2017-07-13 / Front Page

Euer gets Democrats' nod

Newport lawyer wins all four primary precincts

Dawn Euer easily outpaced her opponents in a four-person primary Tuesday and will represent the Democrats in the District 13 Senate general election next month.

Euer won all four primary districts in Jamestown and Newport, garnering almost half of the vote, an impressive figure in a four-way race. In Jamestown, she won 64 percent of the vote, taking 341 of 532 votes cast at Lawn School.

“I’m absolutely thrilled,” she said Tuesday night while celebrating the victory at the Firehouse Theater in Newport. “I want to thank the voters of Jamestown and Newport for believing in our campaign and our vision for the district; but most importantly I want to thank them for choosing me as their Democratic nominee for State Senate."

Euer had been in Jamestown during the day working the polls at Lawn School, adding she’ll continue to get out and talk to voters going forward. "I’ll continue to talk about the issues that effect Newport and Jamestown," she said. “I think a decisive win shows that."

Euer will face Republican Michael Smith, independent Kimberly Ripoli and Green Party candidate Gregory Larson in the Aug. 22 special election for the state Senate seat that represents Jamestown and Newport. Teresa Paiva Weed represented the area for 25 years before resigning in March to take a job as president of the Hospital Association of Rhode Island.

Euer, 38, owns a Newport law practice working with nonprofits, social enterprise and small businesses. This is her first foray at political office. Her top priorities are the cost of housing, supporting main street businesses and senior citizens.

“I want to work to increase home ownership and explore solutions to ensure working families, veterans, students, young professionals and retirees can continue to live here,” she said.

In regard to small businesses, she is seeking to ensure their interactions with state agencies are easy and transparent.

To help seniors, she wants to introduce policies that allow seniors to remain active in their communities, whether through working, volunteering, serving as family caregivers or in other capacities. She said active and engaged seniors stay healthy longer, which would reduce health care costs.

“We started talking to voters over four months ago and heard loud and clear what voters in this district care about. We care about investing in our workers and small businesses to create jobs. We care about building a government that is transparent and accountable. We want to do more to stem the tide of climate change and prepare our communities for the impacts we are already seeing. And we know that our seniors deserve to get access to the care they need to age in place."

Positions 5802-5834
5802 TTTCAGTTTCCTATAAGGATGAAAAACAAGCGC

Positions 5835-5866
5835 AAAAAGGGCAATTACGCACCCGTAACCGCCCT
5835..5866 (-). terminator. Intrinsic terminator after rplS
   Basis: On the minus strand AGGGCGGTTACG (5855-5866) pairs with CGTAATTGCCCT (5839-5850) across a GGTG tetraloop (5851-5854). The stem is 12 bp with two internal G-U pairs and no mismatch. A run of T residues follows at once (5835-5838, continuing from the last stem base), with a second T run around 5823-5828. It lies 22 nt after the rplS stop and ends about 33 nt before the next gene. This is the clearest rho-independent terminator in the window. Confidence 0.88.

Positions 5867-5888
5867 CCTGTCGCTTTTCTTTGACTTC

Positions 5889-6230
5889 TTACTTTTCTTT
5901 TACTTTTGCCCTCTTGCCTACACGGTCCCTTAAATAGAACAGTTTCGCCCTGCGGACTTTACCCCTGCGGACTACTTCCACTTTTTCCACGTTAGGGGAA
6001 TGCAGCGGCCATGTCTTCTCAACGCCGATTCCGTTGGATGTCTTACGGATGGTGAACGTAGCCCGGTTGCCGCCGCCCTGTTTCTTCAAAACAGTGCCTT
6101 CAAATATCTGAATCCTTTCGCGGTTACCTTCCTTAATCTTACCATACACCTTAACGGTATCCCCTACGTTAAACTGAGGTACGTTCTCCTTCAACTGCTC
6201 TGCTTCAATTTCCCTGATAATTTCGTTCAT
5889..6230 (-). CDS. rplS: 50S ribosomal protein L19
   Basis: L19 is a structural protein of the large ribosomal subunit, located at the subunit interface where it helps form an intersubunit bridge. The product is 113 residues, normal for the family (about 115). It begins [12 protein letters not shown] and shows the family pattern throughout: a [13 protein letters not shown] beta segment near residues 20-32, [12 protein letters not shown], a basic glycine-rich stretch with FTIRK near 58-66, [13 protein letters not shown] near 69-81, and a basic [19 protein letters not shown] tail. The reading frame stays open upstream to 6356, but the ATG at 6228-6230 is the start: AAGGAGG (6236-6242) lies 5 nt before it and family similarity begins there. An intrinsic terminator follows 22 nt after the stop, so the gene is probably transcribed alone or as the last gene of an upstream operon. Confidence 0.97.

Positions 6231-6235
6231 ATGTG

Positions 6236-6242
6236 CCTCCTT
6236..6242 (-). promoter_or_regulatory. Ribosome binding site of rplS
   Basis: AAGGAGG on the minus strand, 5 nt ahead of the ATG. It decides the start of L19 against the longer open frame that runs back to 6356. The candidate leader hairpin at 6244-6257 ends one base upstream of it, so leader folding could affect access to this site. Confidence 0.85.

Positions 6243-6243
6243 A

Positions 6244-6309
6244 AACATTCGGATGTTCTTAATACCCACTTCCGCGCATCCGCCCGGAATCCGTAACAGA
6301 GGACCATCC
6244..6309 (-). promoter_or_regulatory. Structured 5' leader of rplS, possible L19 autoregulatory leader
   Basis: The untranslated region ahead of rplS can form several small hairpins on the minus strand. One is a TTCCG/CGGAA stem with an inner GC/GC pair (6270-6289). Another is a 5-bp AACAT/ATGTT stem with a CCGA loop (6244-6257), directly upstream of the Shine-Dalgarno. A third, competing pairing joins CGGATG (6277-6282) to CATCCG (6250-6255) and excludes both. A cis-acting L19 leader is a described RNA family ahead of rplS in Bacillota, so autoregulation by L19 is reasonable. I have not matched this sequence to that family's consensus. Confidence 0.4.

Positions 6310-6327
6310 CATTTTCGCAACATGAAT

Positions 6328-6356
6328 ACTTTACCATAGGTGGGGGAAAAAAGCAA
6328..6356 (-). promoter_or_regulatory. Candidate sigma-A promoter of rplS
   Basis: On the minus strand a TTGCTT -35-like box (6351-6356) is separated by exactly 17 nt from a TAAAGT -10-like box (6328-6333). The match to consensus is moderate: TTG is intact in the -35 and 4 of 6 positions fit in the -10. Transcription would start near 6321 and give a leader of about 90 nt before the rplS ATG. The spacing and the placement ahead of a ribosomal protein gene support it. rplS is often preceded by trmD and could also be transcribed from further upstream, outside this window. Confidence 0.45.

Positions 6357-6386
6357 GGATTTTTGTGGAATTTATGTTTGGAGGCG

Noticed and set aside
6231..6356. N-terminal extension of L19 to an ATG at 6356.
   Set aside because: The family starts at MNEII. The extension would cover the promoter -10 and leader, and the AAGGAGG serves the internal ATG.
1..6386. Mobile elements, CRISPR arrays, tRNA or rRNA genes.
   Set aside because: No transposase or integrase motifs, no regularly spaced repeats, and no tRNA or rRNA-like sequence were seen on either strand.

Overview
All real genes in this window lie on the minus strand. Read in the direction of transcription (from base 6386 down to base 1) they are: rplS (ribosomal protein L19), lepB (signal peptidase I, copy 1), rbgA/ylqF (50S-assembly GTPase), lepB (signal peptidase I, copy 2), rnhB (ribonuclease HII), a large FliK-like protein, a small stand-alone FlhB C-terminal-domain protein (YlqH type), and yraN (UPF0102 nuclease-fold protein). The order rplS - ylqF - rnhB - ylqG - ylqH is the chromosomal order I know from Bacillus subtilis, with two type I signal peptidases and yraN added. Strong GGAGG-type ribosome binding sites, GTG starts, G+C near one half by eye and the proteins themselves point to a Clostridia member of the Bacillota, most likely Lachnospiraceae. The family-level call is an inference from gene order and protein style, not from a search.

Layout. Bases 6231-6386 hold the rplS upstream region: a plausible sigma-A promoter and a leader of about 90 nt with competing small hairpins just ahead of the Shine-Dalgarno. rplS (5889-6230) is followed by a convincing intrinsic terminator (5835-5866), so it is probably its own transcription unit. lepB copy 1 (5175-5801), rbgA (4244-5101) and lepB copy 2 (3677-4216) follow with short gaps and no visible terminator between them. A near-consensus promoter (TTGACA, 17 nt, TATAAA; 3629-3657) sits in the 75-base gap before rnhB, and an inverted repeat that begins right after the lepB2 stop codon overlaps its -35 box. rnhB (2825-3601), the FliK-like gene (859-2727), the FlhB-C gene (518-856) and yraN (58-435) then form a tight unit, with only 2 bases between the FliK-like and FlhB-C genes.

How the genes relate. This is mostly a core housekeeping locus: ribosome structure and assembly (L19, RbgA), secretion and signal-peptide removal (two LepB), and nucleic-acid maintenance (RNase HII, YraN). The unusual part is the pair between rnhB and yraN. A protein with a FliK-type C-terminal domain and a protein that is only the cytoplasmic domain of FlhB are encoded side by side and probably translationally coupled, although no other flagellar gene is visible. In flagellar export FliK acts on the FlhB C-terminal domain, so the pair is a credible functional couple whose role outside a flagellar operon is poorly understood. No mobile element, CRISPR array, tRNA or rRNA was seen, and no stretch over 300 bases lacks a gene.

Hanos, 47, is a Newport firefighter and owner of DC Hanos Contracting. The Newport School Committee chairman said education was his primary issue in the campaign, adding he would be a proven advocate for the children’s future. 

“With a great education, our kids will be able to fill in-demand jobs, afford the rising home prices in the area, and create a more prosperous economy for us all,” he said.
Florez, 46, is the chief executive officer of Drupal Connect, a web development company based in Newport. He also serves as a councilor-at-large in Newport.

Strengthening the economy by growing industry and creating year-round sustainable jobs was his top priority in the campaign. Doing so would strengthen the economy by creating a broader tax base that can pay for essential services for seniors and education, he said. 

Allard, 35, who manages the state’s third-grade reading goal, said during the campaign investing in education was his top priority. He especially wanted to expand early childhood education opportunities for the state’s children to get them off on their best foot forward.

While he said he felt he connected with people, “I guess it just wasn’t my time.”
He said he would be open to possibly running for office again in the future."

Euer said she hopes to continue her momentum in the short five-week sprint to the general election.

“During these months, we’ve built incredible grassroots energy and momentum that has been both humbling and inspiring,” she said. “We’re looking forward to carrying that energy forward to win the general election in August.”

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